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Mikhail Bulgakov

(1891-1940)
Mikhail Bulgakov was born and educated in Kiev where he graduated as a doctor in 1916. He rapidly abandoned medicine to write some of the greatest Russian literature of this century. After a lifetime at odds with the stultifying Soviet regime, he died impoverished and blind in 1940, shortly after completing his masterpiece, The Master and Margarita. None of his major fiction was published during his lifetime.

The Master and Margarita: An absolute feast of a book

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The Master and Margarita by Mikhail Bulgakov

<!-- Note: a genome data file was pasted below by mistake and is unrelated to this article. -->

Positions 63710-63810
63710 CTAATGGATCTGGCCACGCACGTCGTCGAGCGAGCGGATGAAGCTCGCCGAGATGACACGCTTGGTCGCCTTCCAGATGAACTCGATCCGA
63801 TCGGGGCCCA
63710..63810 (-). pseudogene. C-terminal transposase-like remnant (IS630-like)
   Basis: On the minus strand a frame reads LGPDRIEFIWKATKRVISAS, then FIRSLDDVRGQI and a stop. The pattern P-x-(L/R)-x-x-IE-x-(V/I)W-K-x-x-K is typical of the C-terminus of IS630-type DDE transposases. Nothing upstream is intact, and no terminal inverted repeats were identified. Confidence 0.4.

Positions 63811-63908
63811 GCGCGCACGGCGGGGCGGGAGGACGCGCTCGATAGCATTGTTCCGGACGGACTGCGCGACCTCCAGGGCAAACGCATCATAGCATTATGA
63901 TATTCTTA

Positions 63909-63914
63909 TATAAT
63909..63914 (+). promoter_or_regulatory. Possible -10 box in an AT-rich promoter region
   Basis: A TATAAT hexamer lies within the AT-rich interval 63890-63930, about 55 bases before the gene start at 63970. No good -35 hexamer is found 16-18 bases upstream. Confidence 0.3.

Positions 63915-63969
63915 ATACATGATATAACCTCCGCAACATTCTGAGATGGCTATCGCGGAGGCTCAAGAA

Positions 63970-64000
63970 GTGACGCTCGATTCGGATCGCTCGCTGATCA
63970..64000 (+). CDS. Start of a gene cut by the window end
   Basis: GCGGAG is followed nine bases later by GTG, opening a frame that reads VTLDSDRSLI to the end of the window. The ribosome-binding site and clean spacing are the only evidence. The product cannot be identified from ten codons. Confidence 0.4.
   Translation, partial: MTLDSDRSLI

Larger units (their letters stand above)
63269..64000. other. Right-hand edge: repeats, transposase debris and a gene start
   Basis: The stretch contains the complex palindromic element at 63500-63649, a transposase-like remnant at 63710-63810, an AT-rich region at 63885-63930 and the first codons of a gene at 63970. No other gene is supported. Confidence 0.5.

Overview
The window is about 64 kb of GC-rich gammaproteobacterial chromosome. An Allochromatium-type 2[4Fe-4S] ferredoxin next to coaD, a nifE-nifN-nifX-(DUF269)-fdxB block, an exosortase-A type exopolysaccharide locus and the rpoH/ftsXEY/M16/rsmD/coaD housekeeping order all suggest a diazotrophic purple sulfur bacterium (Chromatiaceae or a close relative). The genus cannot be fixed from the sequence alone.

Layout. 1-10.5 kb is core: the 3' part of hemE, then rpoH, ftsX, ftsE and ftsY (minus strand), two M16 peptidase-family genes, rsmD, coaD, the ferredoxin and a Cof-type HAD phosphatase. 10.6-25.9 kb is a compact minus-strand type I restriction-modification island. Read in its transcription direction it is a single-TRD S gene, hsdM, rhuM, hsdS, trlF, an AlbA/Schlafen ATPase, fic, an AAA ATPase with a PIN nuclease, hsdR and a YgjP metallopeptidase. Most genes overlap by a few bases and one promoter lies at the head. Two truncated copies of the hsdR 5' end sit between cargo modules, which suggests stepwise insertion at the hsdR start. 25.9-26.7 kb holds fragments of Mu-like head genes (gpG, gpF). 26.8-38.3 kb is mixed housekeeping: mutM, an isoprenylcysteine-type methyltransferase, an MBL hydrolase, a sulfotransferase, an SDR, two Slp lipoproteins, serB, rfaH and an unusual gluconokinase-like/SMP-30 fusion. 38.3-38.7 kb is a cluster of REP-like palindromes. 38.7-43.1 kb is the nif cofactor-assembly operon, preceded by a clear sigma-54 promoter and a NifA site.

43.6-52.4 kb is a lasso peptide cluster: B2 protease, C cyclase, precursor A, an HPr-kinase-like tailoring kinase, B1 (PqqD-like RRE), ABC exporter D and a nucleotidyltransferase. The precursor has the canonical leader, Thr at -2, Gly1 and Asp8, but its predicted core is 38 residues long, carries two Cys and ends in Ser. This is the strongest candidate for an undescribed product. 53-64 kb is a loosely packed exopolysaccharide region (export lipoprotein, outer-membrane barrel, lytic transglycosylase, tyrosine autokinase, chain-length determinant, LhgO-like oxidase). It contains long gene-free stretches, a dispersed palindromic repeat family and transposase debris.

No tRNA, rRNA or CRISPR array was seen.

[In our Edge of the Universe column, we review books that may not be classified SFF but that incorporate elements of speculative fiction. However you want to label them, we hope you’ll enjoy discussing these books with us.]

While mid-20th century Russian propaganda wizards were twisting words to hide the truth, Mikhail Bulgakov wrote a response that proved fantasy could be used to reveal wisdom rather than confuse it.

An absolute feast of a book, The Master and Margarita serves up a delicious variety of characters and scenarios — naked witches, talking cats, and a devil’s ball — as a less-than-subtle riposte to communist cant. In the process, Bulgakov simultaneously subverts the doctrine of his day, declaring the universal power of the written word to have a staying po... Read More